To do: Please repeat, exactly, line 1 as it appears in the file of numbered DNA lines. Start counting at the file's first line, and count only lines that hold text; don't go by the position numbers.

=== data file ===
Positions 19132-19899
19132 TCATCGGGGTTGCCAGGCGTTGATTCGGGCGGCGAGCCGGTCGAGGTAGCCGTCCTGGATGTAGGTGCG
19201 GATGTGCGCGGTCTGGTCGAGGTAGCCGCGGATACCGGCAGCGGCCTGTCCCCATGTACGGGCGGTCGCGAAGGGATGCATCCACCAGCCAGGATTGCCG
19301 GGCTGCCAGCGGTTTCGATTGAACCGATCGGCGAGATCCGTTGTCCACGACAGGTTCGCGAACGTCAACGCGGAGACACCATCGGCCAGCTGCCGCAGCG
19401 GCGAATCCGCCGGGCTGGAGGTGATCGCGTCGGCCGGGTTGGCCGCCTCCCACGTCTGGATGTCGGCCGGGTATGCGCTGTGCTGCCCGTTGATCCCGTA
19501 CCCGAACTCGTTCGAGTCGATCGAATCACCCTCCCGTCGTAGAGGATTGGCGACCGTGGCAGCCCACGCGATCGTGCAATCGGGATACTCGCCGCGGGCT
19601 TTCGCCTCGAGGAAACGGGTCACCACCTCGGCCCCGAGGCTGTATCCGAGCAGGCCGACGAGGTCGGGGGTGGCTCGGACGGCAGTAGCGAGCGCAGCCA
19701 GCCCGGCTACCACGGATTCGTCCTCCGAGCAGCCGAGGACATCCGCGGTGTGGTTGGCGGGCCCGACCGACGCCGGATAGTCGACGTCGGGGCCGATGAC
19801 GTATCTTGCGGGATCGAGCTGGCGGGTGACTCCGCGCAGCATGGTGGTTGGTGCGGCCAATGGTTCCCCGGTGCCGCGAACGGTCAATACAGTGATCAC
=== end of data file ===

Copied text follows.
Positions 19132-19899